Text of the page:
But is Sickle cell disease a result of climatic conditions?
Absolutely not. However, climatic conditions that favor mosquito breeding grounds are more likely to be carriers of the disease. Therefore regions with endemic malaria are the affected demographic.
Regions that fall affected due to endemic malaria include;
- Middle East
- South America
What’s the Relationship between Malaria and SCDs
Malaria is a deadly disease caused by a parasitic infection of the blood. Malaria is a sickness that can kill you. The disease is spread by the bite of an infected Anopheles mosquito. The Plasmodium parasite is carried by infected mosquitoes.
The parasite is delivered into your circulation when this mosquito bites you.
Once inside your body, parasites make their way to your liver, where they mature. The mature parasites enter the bloodstream and begin infecting red blood cells after several days.
It is no coincidence that the blood cell affected by malaria is also the blood cell affected by SCD.
Malaria Endemic Areas and Hemoglobin gene mutations
We have already established that malaria’s distribution is subject to climatic influence. Regions with more Malaria infections are mostly tropical zones with weather conditions that favour the multiplication of the vector, i.e., Anopheles mosquito.
Scientists have observed that regions that are most affected by the malaria disease also have a correlating high amount of sickle cell traits among people.
- Malaria is a disease associated with the red blood cells of humans. Plasmodium, the causative agent, infects the red blood cells, eventually causing its destruction.
- Sickle cell disease, on the other hand, is a disease of the red blood cell. Unlike Malaria, it is not caused by an infective agent. rather, SCDs arise as a result of genetic mutation of the gene that promotes the development of haemoglobin in the red blood cells.
Noticeably, when a person carrying the sickle cell trait is infected with Plasmodium(the causative agent for malaria) it was discovered that the pathogen infection rate was less.
In other words, there is a higher prevalence of malaria in people without the mutated sickle cell gene than there is with carriers of the mutated gene.
Scientists have suggested that the hemoglobin gene mutation must have been an evolutionary response to the high prevalence of the deadly malaria disease.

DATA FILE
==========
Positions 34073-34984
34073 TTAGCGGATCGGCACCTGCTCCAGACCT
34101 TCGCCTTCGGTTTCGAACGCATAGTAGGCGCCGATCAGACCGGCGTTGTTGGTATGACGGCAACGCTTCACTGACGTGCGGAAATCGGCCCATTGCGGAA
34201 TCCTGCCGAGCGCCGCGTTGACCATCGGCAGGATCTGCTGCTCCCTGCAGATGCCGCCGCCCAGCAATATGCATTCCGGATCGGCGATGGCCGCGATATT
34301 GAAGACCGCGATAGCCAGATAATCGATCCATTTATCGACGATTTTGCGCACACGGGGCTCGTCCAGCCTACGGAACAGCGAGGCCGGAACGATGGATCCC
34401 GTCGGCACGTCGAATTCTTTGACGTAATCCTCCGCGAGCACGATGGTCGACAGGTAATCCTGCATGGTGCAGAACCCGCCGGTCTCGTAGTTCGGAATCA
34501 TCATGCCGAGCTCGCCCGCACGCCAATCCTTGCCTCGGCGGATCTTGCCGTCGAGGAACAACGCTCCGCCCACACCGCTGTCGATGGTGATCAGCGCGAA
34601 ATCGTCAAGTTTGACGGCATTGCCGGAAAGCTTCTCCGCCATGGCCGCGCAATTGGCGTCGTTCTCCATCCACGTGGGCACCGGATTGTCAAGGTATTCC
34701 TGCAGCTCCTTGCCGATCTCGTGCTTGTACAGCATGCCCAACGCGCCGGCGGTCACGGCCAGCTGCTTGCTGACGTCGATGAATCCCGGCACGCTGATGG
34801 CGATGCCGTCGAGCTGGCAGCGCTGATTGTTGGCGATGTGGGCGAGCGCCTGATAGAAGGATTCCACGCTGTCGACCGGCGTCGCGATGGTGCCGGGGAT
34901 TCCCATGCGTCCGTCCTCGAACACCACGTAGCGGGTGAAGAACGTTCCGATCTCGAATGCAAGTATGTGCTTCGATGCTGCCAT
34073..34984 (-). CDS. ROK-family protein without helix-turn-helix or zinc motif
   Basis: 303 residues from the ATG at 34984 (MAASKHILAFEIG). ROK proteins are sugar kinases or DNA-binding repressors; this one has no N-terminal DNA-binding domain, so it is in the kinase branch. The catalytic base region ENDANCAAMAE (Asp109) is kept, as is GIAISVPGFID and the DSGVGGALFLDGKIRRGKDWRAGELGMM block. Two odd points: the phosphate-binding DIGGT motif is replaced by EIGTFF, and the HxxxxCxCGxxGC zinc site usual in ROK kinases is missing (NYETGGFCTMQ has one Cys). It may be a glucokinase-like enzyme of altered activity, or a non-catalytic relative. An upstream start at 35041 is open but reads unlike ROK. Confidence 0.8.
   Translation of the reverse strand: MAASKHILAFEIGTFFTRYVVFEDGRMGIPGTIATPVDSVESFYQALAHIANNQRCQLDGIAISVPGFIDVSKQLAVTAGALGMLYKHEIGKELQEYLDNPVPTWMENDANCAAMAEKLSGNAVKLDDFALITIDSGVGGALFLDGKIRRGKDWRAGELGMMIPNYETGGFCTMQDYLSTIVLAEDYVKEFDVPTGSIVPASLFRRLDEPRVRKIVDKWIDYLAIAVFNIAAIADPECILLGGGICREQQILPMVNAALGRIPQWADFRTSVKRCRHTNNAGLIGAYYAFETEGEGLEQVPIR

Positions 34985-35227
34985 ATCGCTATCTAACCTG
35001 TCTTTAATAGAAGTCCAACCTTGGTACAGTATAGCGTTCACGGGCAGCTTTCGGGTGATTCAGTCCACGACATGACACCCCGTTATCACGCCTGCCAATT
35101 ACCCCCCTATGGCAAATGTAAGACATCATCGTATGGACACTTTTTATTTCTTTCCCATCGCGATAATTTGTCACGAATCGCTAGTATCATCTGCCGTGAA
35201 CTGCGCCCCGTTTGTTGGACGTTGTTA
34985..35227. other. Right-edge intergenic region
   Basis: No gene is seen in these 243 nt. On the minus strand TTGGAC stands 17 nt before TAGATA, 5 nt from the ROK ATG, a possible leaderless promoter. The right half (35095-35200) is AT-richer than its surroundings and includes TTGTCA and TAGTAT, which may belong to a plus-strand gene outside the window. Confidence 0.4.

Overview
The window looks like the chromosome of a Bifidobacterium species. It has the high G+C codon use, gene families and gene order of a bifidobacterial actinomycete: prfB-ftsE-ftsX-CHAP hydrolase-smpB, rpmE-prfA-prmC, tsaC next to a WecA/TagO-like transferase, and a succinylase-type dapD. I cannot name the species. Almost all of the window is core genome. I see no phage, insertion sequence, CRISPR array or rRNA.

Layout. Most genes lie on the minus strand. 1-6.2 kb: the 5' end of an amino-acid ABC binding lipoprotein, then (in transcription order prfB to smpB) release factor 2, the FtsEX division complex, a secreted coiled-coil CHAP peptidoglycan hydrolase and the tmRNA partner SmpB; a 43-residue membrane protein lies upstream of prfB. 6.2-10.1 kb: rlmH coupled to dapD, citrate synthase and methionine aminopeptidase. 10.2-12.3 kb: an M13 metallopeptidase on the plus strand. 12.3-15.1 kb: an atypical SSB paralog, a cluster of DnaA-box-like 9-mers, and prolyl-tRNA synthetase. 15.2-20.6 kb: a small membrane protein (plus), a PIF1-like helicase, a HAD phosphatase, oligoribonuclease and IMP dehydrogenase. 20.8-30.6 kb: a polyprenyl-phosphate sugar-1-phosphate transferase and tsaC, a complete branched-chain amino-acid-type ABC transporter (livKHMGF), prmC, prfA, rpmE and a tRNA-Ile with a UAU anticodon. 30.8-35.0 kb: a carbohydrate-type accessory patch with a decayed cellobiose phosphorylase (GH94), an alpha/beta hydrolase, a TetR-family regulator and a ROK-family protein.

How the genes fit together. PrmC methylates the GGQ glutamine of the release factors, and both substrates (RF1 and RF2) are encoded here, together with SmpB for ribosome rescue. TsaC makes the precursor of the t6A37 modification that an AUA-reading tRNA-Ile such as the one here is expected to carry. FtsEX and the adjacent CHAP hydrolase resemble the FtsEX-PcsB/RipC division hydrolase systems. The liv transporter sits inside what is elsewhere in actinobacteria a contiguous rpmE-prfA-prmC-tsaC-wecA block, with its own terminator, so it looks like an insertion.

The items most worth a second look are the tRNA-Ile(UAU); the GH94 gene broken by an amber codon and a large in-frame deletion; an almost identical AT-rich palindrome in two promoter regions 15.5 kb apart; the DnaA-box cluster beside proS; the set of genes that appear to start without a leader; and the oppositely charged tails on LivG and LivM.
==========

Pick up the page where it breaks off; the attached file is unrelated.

Sickle cell anaemia, according to scientists, is in fact supposed to be a resistive measure against the infection of the parasite causing malaria.
Advantages of Sickle cell trait
The distorted shape of the red blood cell confers several defensive mechanisms against Plasmodium.
- The distorted shape of the red blood cell of a sickle cell disease patient prevents plasmodium from entering the blood cells, preventing the parasite’s proliferation in the bloodstream.
- A mutated red blood cell is usually destroyed by the immune system. Technically, this reduces the number of available cells to the parasite, which can only survive in the red blood cell.
- In summary, Sickle cell prevents the malaria-causing parasites from finding suitable resting spots in the blood consequently, reducing the parasitic load in the patient.
Can you get malaria with sickle cell anaemia?
Patients with SCD are also more susceptible to serious infections, such as malaria. This is especially noteworthy because SCD’s geographic distribution is quite similar to that of malaria, with both disorders being common throughout Africa’s tropical belt, including Tanzania.
This coincidental epidemiology is not coincidental: data suggests that heterozygotes for the sickle gene (Hb genotype AS) are less likely to die from malaria, owing to a faster clearance of Plasmodium falciparum-infected erythrocytes by macrophages. Patients with homozygous (Hb SS) SCD, on the other hand, have a higher risk of dying from malaria.
If Sickle Cell Disease is an Advantage Then Why is it Deadly?
SCDs are only deadly when an individual possesses both mutated genes of the disease. Although SCDs confer an advantage, they may be disadvantages of having the disease.
Red blood cells are components of the blood responsible for transporting oxygen throughout the body. When there is a shortage of red blood cells in the body, the organs and tissues are starved of oxygen leading to tissue death.
SCDs significantly reduce the number of red blood cells in the bloodstream leading to a blood-deprived type of symptoms.
Also sickle cells in the blood which are produced as a result of gene mutation frequently block blood channels also starving various parts of the body of nutrients and oxygen. Consequently, the blood-deprived parts start to die.